Effect of foreign aid on corruption: evidence from Sub-Saharan African countries

Masoud Rashid Mohamed (School of Graduate Studies, Universiti Putra Malaysia, Serdang, Malaysia.)
Shivee Ranjanee Kaliappan (Faculty of Economics and Management, Universiti Putra Malaysia, Serdang, Malaysia.)
Normaz Wana Ismail (Faculty of Economics and Management, Universiti Putra Malaysia, Serdang, Malaysia.)
W.N.W Azman-Saini (Faculty of Economics and Management, Universiti Putra Malaysia, Serdang, Malaysia.)

International Journal of Social Economics

ISSN: 0306-8293

Publication date: 12 January 2015



The purpose of this paper is to examine the effect of foreign aid on corruption in Sub-Saharan African (SSA) countries. Foreign aid is aimed to promote economic growth by complementing the recipient country’s shortfall of financial resource. However, if the recipient country’s quality of governance and institutions is poor, the process of growth will be undermined. Since foreign aid to SSA countries has been increasing substantially in recent years, it is imperative to explore its impact on the level of corruption in the SSA countries.


The paper opted to use a Quantile regression (QR) approach to examine the impact of foreign aid on corruption. The data cover from the year 2000 to 2010 for 42 Sub-Saharan countries. QR is appropriate to achieve the stated objective because the method enables to examine the effect of aid on at different level of corruption.


The paper provides empirical insights on the impact of foreign aid on corruption level in SSA countries. The finding indicates that foreign aid has reduction effect on the corruption level of SSA countries. The effect is likely to be greater in nations that experience a higher level of corruption. The findings further reveal that aid from different bilateral sources has different effect on corruption. As a whole, the findings are statistically significant and robust to alternative measure of corruption.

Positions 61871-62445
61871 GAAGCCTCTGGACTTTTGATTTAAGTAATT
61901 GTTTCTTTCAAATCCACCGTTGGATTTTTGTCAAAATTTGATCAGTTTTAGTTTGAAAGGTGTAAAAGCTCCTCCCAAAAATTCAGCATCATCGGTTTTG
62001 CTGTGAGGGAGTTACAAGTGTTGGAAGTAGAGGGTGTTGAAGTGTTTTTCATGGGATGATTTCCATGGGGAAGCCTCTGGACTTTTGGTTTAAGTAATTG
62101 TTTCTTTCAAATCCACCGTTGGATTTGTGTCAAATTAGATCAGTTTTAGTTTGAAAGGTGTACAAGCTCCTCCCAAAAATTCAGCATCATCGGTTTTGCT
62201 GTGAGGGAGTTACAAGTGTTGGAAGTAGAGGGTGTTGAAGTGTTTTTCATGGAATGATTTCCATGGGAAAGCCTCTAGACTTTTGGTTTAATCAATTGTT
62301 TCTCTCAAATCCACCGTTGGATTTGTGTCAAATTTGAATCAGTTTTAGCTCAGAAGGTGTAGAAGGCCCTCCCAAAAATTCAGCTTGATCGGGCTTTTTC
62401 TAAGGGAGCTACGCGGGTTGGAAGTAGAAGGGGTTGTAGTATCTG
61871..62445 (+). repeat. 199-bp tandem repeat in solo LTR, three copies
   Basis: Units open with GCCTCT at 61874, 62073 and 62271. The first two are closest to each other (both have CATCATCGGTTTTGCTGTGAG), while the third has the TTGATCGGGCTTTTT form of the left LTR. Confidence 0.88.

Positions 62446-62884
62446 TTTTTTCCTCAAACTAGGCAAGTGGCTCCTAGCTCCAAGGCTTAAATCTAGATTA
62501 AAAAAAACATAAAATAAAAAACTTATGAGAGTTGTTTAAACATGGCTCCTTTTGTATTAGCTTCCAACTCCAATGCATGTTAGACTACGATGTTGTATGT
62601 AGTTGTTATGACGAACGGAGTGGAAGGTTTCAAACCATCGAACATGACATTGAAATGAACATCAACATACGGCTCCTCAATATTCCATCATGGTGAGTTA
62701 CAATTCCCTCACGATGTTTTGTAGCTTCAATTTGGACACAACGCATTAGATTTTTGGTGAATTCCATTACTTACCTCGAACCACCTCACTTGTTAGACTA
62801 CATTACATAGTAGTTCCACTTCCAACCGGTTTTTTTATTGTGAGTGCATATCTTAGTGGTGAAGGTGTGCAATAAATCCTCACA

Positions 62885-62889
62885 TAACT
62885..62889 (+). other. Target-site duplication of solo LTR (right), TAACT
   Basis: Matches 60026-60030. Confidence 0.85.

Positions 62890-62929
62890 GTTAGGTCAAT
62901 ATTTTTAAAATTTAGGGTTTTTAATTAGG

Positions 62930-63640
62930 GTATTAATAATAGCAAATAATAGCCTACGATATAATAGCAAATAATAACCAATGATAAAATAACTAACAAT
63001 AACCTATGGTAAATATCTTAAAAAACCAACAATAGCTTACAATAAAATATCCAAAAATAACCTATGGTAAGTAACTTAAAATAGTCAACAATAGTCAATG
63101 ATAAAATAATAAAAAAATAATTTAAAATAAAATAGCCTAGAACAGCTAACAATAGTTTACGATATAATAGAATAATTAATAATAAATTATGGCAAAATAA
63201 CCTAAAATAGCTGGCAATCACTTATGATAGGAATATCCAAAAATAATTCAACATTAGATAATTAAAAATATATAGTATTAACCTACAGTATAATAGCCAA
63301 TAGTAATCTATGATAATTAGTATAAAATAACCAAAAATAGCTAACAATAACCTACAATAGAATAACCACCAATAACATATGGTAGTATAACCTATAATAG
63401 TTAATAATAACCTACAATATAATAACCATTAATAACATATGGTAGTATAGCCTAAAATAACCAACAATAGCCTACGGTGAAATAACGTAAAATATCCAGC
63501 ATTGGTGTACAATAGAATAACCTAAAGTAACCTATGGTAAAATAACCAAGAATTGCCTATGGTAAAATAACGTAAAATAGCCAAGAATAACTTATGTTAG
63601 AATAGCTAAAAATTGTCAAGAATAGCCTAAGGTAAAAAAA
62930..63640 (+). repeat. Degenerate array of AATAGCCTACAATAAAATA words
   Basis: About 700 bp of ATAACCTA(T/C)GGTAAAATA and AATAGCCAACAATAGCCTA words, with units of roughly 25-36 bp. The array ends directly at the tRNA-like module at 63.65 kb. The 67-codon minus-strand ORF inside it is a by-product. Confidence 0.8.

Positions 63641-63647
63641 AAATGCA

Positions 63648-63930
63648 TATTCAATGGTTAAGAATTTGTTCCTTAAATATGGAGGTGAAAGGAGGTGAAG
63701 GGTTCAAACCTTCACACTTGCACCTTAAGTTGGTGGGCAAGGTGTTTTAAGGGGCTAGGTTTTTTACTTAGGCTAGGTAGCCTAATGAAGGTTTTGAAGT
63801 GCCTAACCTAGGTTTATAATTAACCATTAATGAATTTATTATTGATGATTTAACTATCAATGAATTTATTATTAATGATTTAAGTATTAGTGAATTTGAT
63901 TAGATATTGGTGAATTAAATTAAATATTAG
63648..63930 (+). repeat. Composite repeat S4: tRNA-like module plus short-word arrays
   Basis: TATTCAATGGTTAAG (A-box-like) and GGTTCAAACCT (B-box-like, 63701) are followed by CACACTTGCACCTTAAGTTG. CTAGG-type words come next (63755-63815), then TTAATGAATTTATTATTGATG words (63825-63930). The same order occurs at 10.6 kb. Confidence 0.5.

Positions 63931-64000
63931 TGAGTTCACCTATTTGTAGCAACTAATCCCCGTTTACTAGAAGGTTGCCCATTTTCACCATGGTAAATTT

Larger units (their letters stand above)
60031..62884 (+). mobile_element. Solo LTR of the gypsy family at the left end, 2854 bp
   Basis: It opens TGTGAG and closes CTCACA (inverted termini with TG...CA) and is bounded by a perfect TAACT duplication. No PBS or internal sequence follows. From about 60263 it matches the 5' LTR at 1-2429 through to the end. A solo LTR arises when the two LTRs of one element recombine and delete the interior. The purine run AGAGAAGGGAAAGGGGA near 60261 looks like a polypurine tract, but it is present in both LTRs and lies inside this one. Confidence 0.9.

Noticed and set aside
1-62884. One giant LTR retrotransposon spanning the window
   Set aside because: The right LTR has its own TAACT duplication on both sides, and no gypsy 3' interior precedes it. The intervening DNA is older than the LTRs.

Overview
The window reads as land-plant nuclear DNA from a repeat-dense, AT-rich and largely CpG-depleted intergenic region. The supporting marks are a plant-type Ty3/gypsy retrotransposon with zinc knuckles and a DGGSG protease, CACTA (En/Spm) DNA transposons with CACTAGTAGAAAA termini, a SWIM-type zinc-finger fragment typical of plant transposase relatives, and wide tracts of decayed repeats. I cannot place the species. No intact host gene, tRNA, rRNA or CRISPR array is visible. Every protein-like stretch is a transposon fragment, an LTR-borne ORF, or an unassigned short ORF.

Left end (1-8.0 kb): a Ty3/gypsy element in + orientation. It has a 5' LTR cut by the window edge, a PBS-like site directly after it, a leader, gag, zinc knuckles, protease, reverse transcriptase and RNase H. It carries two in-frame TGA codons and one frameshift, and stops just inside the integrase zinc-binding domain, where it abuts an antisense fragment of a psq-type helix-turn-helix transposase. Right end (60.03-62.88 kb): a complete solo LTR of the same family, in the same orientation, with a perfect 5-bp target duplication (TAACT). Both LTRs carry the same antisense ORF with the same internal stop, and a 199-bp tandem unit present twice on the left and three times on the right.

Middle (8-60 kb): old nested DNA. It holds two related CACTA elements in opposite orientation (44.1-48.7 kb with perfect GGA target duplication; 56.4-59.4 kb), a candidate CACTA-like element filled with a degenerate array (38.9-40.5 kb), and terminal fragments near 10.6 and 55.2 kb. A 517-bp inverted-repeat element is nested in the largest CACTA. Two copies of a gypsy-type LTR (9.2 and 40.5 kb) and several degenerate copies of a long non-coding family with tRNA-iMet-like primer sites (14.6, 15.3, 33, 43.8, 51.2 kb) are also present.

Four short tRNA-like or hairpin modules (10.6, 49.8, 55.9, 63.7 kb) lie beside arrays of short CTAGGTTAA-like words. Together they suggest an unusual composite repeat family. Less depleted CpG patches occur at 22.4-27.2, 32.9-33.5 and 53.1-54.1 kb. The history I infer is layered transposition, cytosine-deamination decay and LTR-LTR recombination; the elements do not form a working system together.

Research limitations/implications

Since the study just focus on Sub-Saharan African countries, the research findings may lack generalization to the entire African countries or poor developing countries that are receiving substantial amount of foreign aid. Therefore, future research should incorporate all the African countries or all poor developing countries.

Practical implications

Since the empirical findings reveals that aid reduces the corruption level and aid from different bilateral source have different effect on corruption, it is important to establish more cooperation between donor countries in allocating aid. The conditions attached to aid should be, among other things, be related with improvement of governance and institutional environment. Allocation of aid should be selective such that countries in institutional quality should be among the important criteria for a country to qualify for aid.


This paper fulfills the need to study the relationship between foreign aid and corruption in the case of SSA countries. The aid-corruption nexus is relatively under explored issue especially in the case African countries.



Mohamed, M.R., Kaliappan, S.R., Ismail, N.W. and Azman-Saini, W.N.W. (2015), "Effect of foreign aid on corruption: evidence from Sub-Saharan African countries", International Journal of Social Economics, Vol. 42 No. 1, pp. 47-63. https://doi.org/10.1108/IJSE-04-2013-0089



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